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Four World Nodes for Brain Networks of Attention and Awareness

Final Report Summary - COGNITIVEFOCUS (Four World Nodes for Brain Networks of Attention and Awareness)

A Group of cognitive neuroscience Laboratories join forces to advance scientific knowledge on cognition through a series of collaborative actions centred on information sharing and transfer through sustained cooperation. The project aims at realizing a high-level researchers’ exchange and networking activities in cognitive neuroscience in health and disease. The research group has four Nodes: University of Cambridge (Cambridge, UK), Trinity College Dublin (Dublin, Ireland), Queensland Brain Institute (Brisbane, Australia) and Monash University (Melbourne, Australia).
The topic to jointly investigate is the exploration of the mechanisms of human attention in healthy people and in those with disorders or brain injury. Attention is crucial in coordinating cognitive functions, and its relationship with consciousness and awareness, scarcely studied, is benefitting of combined efforts from the Nodes looking at the way this function of the brain works, both in normal participants and patients with brain disorders. The staff exchange has provided a very efficient opportunity to promote joint publications and to exploit the complementary expertise. The scientists in the Network have exchanged knowledge and were trained by using Workshops (to evaluate progress of the Network and set up new research lines), Seminars (training on specific topics), Visits (to exchange concrete methods and analysis techniques) and Experiments (research trips for collaborative experiments that would integrate expertise of several Nodes) as common coins for the integration of different areas of expertise in one common shared network. The joint experiments using techniques of brain imaging, brain stimulation and behavioural analysis allow for the test of specific hypotheses about how attention and awareness interact. Some of the results of these investigations highlight the need for focused attention for increasing the performance in both simple and complex everyday tasks, the understanding of some of the mechanisms underlying attentional lapses, conscious and unconscious mistakes, and the possible interventions that could be explored in both health and disease.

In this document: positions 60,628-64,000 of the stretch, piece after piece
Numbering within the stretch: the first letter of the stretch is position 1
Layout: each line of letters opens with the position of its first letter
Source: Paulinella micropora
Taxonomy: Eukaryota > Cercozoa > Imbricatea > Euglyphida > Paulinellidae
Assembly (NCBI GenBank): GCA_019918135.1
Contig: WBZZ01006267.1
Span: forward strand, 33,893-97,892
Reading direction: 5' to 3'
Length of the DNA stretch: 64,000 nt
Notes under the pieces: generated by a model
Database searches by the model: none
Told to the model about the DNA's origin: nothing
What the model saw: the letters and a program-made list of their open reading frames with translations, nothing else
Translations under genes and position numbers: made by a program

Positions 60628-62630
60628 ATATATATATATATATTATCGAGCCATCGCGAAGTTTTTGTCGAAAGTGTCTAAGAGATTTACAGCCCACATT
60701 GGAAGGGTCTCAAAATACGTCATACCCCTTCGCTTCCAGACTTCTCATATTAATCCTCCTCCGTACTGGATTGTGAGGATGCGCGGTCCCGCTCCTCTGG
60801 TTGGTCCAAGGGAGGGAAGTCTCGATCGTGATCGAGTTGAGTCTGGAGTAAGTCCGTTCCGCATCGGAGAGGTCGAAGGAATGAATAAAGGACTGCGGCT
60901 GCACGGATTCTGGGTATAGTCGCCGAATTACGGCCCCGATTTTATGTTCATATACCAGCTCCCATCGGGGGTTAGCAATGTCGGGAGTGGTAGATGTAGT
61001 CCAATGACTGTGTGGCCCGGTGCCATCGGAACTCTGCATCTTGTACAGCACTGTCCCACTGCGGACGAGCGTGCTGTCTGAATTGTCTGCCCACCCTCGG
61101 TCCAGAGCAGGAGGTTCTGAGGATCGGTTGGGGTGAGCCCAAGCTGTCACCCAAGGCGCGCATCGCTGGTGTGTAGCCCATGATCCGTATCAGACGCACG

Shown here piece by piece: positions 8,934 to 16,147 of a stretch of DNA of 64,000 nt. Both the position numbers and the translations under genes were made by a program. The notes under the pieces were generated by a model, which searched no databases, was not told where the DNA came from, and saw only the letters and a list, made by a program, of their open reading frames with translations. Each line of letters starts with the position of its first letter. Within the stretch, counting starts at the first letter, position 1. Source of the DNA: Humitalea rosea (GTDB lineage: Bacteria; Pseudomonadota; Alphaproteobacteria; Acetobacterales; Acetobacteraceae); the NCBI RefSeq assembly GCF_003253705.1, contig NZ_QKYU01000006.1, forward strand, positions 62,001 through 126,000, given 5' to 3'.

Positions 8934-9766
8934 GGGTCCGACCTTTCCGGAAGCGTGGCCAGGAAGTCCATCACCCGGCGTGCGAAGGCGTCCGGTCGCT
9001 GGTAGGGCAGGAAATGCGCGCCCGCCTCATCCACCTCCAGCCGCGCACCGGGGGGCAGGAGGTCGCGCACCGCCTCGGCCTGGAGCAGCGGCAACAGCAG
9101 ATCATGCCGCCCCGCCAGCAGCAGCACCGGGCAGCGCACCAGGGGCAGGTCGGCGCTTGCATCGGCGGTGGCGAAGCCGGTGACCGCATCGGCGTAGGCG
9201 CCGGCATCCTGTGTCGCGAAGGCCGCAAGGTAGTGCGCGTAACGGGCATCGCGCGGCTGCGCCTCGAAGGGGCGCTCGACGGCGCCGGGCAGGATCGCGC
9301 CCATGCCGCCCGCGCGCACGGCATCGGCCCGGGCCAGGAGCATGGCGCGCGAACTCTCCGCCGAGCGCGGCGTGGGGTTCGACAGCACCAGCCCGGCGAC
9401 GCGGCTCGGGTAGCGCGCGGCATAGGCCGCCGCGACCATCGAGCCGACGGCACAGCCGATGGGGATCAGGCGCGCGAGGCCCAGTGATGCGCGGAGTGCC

The research exchange has produced several scientific manuscripts and reports that are either under submission or in final stages of preparation. The project is embedded in and linked with several international research projects and coordinated by scientists that have been collaborating intermittently for 20 years. We plan dissemination events with policy makers both in Europe and Australia after the end of the Project which will provide the respective communities with essential material for informed decisions on disorders of attention such as ADHD, Alzheimer, traumatic brain injury, and hypoxic/anoxic brain injury.